We will be asking local authorities to identify and work with the schools that they consider to be coasting. These are schools that have shown too little improvement in attainment and progression over a period of years. They are schools that may be achieving good enough GCSE results to earn a reasonable reputation but whose performance conceals poor progress, sometimes among its more able pupils and sometimes among those who face additional barriers to learning such as SEN. Schools like this need and respond well to challenge, but they have not always had it. They are not performing badly enough to receive an inadequate judgment from Ofsted, or to risk significant numbers of parents choosing to send their children to another school. None the less, they should be achieving better outcomes for all their pupils and providing a more exciting and challenging learning experience.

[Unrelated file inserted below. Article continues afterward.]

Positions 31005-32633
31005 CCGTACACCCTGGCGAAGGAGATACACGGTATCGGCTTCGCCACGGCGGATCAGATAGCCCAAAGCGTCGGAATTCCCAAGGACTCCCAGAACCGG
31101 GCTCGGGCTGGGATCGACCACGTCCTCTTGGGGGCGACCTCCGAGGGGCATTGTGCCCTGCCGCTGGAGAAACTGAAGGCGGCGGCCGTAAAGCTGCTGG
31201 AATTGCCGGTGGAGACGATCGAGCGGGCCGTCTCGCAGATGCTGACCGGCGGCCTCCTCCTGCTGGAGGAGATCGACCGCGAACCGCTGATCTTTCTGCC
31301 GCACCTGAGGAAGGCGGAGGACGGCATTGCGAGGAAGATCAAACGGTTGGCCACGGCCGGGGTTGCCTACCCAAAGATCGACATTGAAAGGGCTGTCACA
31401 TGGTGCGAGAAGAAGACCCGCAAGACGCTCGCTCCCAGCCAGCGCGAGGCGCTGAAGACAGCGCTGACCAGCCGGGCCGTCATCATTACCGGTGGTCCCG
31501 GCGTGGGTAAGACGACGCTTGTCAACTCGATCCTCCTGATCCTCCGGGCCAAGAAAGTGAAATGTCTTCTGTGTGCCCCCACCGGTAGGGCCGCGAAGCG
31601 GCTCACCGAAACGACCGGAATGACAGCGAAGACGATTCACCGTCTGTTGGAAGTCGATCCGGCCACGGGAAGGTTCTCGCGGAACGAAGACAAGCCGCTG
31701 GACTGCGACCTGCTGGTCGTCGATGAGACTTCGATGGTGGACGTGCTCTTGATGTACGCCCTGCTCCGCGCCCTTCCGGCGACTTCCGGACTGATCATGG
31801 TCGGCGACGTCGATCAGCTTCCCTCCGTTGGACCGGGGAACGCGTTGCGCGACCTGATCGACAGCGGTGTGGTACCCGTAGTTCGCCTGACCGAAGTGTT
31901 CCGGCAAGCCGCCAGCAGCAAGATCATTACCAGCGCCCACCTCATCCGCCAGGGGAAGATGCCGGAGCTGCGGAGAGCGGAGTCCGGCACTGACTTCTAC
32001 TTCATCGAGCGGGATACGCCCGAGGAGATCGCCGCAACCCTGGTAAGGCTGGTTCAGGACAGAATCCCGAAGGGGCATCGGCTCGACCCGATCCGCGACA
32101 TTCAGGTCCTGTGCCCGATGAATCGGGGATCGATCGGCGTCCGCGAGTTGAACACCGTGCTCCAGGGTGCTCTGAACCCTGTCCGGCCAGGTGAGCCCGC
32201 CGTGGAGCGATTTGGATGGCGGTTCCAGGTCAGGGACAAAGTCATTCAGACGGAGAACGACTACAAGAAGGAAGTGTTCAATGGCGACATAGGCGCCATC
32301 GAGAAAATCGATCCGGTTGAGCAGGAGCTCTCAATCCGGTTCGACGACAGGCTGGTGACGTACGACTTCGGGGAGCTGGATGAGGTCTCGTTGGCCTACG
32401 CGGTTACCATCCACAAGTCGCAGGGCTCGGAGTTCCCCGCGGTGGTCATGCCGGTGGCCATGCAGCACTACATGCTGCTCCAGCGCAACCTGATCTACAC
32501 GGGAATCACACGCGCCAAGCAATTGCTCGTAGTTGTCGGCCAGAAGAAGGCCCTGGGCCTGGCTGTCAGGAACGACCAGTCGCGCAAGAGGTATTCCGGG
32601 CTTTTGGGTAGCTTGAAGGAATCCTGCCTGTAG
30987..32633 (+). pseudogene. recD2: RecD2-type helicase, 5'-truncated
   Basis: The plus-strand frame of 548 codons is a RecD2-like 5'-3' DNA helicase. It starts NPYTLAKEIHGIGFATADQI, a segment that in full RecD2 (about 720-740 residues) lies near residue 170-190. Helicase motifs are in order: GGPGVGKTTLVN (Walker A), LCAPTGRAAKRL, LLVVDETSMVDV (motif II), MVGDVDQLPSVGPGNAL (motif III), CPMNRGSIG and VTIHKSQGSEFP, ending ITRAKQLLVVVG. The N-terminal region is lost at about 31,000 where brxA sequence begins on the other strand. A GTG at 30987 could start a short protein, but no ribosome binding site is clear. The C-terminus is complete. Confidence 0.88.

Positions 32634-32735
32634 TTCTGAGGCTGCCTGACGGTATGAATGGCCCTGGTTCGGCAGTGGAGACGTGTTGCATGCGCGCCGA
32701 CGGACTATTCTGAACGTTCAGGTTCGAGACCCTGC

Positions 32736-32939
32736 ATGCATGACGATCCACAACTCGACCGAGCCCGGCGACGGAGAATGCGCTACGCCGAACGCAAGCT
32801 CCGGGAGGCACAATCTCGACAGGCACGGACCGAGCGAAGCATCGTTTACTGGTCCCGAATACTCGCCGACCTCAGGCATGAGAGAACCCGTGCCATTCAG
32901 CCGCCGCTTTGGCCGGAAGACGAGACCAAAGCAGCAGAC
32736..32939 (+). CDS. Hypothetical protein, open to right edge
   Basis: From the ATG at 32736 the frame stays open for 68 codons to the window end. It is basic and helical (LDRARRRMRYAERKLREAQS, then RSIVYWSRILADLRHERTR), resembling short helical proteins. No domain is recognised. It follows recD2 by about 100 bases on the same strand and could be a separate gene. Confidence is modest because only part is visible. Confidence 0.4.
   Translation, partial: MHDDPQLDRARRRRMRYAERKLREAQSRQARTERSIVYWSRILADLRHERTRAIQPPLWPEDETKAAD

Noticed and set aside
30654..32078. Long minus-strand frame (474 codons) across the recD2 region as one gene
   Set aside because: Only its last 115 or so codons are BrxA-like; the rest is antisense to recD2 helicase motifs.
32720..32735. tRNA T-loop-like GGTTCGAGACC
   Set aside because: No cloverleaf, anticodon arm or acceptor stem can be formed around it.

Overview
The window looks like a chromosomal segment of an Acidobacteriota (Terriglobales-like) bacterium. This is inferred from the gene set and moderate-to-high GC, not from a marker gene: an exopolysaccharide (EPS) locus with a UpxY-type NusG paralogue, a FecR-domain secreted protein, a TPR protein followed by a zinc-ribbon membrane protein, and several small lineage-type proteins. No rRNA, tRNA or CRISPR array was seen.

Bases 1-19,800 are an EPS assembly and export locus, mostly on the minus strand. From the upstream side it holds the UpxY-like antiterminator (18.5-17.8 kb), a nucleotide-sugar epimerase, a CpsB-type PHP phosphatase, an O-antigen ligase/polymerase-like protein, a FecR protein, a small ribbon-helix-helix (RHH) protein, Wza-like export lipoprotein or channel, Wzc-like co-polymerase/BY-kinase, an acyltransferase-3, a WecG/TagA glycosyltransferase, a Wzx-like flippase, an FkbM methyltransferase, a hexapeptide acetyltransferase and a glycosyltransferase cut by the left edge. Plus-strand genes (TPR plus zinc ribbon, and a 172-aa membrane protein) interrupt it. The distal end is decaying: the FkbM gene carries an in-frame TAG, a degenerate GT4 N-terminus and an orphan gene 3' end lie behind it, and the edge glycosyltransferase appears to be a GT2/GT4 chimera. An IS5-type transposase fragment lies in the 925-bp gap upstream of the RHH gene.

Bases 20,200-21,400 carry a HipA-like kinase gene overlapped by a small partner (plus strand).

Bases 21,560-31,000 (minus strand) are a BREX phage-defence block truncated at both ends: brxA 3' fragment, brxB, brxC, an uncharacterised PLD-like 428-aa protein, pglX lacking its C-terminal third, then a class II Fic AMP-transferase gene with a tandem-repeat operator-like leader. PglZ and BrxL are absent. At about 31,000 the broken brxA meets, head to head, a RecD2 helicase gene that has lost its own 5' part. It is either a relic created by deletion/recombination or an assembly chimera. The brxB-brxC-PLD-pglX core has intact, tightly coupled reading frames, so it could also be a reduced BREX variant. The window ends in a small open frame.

We know what the very best schools do to make significant improvements. They do not rest on their laurels; they are characterised by a we can do better than this attitude. They set ambitious targets for their pupils and monitor their progress, and if pupils fall off trajectory they intervene to put them back on course. This focus on progression is backed up by a personalised
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Every partner will have their role to play in this strategy and we want to focus the attention of parents, governors, heads and local authorities on what they should be expecting their school to achieve. We want to raise expectations of parents and empower them to challenge schools to deliver the very best for their child. We will work with local authorities to identify the schools that could benefit from this programme and engage with parents, head teachers and governing bodies to take the action needed to challenge these schools to improve. If schools do not improve, we will step up the level of challenge and expect local authorities to use their existing intervention powers.